## Inside-out Frieze Symmetries in Ancient Peruvian WeavingsIn this column I plan to examine frieze symmetries as manifested in woven strips...Tony Phillips
## BackgroundThe pre-Columbian civilizations of Peru had no written language and, as far as we know, no formal mathematics beyond the still inscrutable recording of information by patterns of knots in strings called Branko Grünbaum (see References, below) has analyzed the Peruvian exploitation of planar symmetries in textile decoration. In this column I plan to examine ## Frieze symmetriesFrieze symmetries (the possible symmetries of a 1-dimensional strip of decoration) were completely analyzed (Speiser, Pólya, Niggli, 1924) in the early twentieth century. There are 7 possibilities: `FFFFFFFF`(T: translation)`bpbpbpbp`(TG: translation and glide reflection)`EEEEEEEE`(THG: translation, up-down mirror symmetry, glide reflection)`TTTTTTTT`(TV: translation and left-right mirror symmetry)`ZZZZZZZZ`(TR: translation and 180-degree rotation)`bdpqbdpq`(TRVG: translation, 180-degree rotation, left-right mirror symmetry, glide reflection)`HHHHHHHH`(TRHVG: translation, 180-degree rotation, up-down and left-right mirror symmetry, glide reflection)
## Double weavingDouble-weaving is a widespread technique which allows decoration of both sides of a textile at once. In the most common form, warp-faced double weaving, the warps for a cloth are set up on the loom with two yarns of complementary color in each position. The fabric is woven as usual by leading the weft over and under the warps, but here at each intersection the weft passes over one color and under the other. The result is that the two sides of the fabric bear mirror-image designs in opposite colors. ## Double weaving and frieze symmetriesThe ancient Peruvians combined double weaving and pattern symmetry, using color as an extra variable, to achieve symmetries between the two sides of a textile. Suppose that a strip is double-woven with dark green and orange so that on one side ("recto") it shows the frieze pattern p p p p p p ... . The other side ("verso") will then show b b b b b b ... , i.e. the pattern from the recto, translated one step and reflected. Here is an example:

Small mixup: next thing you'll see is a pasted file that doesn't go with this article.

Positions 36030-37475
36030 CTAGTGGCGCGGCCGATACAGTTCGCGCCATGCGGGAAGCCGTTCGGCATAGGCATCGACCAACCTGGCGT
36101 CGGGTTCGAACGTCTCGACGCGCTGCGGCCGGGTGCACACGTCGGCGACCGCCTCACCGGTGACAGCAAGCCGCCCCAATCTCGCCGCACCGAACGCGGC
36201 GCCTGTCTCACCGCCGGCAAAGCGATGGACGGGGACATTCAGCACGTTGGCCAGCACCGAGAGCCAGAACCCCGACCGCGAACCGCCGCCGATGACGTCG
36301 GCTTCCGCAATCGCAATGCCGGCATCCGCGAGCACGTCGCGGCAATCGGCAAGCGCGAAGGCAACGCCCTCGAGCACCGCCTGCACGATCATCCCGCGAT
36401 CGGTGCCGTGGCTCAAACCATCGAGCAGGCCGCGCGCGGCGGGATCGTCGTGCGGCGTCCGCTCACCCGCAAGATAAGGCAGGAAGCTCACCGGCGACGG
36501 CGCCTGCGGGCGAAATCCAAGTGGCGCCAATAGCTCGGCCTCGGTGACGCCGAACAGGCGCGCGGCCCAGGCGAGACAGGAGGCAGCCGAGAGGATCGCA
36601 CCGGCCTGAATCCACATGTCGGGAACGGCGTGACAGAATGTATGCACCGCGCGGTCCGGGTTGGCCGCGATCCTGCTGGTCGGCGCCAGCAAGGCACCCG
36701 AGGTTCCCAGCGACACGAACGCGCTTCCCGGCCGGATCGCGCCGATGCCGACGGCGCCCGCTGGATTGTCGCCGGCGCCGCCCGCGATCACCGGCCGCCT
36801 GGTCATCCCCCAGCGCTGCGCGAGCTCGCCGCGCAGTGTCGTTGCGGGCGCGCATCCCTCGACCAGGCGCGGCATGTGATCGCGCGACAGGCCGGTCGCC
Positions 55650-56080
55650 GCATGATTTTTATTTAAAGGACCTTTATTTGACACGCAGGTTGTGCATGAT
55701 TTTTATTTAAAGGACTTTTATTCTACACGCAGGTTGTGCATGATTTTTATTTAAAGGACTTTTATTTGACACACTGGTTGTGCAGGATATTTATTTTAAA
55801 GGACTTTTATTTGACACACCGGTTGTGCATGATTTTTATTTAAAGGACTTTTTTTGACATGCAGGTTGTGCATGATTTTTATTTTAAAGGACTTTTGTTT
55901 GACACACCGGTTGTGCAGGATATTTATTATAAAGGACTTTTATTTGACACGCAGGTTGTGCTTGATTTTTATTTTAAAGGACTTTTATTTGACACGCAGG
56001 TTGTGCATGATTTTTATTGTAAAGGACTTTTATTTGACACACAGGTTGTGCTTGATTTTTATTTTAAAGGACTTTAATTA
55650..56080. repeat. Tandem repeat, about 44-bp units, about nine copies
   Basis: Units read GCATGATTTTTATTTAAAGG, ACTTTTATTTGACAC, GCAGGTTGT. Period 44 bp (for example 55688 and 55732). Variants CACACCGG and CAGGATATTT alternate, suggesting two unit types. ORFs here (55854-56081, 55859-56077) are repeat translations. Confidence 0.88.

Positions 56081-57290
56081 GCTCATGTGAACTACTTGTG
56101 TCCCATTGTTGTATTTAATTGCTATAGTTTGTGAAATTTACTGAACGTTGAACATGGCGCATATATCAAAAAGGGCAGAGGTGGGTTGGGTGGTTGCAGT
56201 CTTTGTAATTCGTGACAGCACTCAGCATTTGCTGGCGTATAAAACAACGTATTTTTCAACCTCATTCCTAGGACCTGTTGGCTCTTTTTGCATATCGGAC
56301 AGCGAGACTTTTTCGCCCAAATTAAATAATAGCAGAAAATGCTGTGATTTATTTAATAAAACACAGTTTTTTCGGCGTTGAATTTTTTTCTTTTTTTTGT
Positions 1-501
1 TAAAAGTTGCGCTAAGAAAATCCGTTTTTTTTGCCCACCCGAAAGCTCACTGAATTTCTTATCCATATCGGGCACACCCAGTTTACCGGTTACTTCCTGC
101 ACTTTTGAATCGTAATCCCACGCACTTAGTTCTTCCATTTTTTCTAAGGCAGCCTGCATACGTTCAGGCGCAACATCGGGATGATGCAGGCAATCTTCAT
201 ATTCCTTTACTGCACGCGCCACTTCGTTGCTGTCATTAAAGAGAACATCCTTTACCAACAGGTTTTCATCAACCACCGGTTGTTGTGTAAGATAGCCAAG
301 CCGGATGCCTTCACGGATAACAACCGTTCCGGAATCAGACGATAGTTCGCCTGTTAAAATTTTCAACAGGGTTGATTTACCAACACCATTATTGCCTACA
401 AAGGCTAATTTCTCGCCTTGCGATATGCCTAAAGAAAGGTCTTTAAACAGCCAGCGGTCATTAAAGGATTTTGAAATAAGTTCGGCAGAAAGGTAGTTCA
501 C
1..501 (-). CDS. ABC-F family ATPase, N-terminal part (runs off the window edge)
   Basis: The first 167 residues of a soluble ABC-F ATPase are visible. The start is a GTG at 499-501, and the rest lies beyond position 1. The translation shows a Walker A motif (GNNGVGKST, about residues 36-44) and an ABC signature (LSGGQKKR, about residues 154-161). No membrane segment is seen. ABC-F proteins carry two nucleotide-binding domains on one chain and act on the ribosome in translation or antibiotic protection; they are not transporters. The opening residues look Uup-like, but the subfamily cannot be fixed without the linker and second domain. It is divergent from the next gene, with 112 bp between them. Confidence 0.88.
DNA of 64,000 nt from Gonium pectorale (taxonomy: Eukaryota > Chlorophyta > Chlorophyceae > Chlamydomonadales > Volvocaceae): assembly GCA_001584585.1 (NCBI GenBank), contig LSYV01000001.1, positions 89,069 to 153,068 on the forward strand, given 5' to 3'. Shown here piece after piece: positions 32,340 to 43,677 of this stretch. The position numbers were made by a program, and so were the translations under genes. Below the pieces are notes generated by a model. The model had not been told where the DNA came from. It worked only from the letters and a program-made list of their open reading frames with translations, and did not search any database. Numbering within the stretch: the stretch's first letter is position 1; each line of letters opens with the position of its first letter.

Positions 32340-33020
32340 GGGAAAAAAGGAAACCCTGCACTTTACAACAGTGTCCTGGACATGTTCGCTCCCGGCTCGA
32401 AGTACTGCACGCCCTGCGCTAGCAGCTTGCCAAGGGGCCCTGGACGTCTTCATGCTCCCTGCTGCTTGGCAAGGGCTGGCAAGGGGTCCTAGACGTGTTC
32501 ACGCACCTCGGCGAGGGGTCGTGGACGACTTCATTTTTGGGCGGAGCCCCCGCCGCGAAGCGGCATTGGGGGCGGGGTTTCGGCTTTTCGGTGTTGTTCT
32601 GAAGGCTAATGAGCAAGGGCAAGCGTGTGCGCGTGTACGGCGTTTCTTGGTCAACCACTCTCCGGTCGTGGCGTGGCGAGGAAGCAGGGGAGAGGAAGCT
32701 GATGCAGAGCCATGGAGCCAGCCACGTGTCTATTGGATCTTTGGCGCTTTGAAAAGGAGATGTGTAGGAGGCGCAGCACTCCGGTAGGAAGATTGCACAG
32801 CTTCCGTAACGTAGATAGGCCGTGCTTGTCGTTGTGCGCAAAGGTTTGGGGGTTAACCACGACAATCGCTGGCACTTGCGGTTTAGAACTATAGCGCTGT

This principle was exploited with more complex frieze symmetries:
## Multiple weaving with three colorsA singular achievement of the Peruvian weavers (I do not believe this was duplicated by any other civilization) was the production of textiles in which more than two yarns occupy each warp position. In ordinary cloth this is impossible, because one yarn is up, one is down and there is no place for others. The Peruvians solved the problem by using two sets of wefts: at each intersection one warp would go over the top weft, one warp would go under the bottom weft, and the rest would be hidden inside the double fabric so constructed. (In practice, a single weft was led across on the top and back on the bottom; the resulting very sturdy but bulky construction, aptly described by d'Harcourt as "tubular," was only used for belts and straps).
## Multiple weaving with four colorsWith four colors typically one (usually red) is used as a background color and three others work the design. This extremely complex work was usually reserved for the backstraps the weavers themselves used to maintain tension in their looms. A specimen similar to this example, with the simpler T inside-out symmetry, is in the collection of the American Museum of Natural History 41.2/5104 (shown in Cahlander); another with TVG color-coded front-back symmetry (undoubtedly; Cahlander shows only one side) is in the collection of the Lowie Museum of Anthropology, University of California, Berkeley E13-1-3969.
The pattern in this example is the superposition of two two-color patterns, each with color-coded translation-rotation symmetry:
Since reflection in the longitudinal axis and rotation by 180 degrees is equivalent to reflection in the transversal axis, we can appreciate the phenomenon by giving the image of the recto an additional transversal reflection:
## References:Adele Cahlander with Suzanne Baizermann, "Double-Woven Treasures from Old Peru," Raoul d'Harcourt, Branko Grünbaum, "Periodic Ornamentation of the Fabric Plane: Lessons from Peruvian Fabrics," Anthony Phillips, "Simmetrie fronte-retro in manufatti tessili del periodo pre-Inca," in
Tony Phillips Those who can access JSTOR can find some of the papers mentioned above there. For those with access, the American Mathematical Society's MathSciNet can be used to get additional bibliographic information and reviews of some these materials. Some of the items above can be accessed via the ACM Portal , which also provides bibliographic services. |
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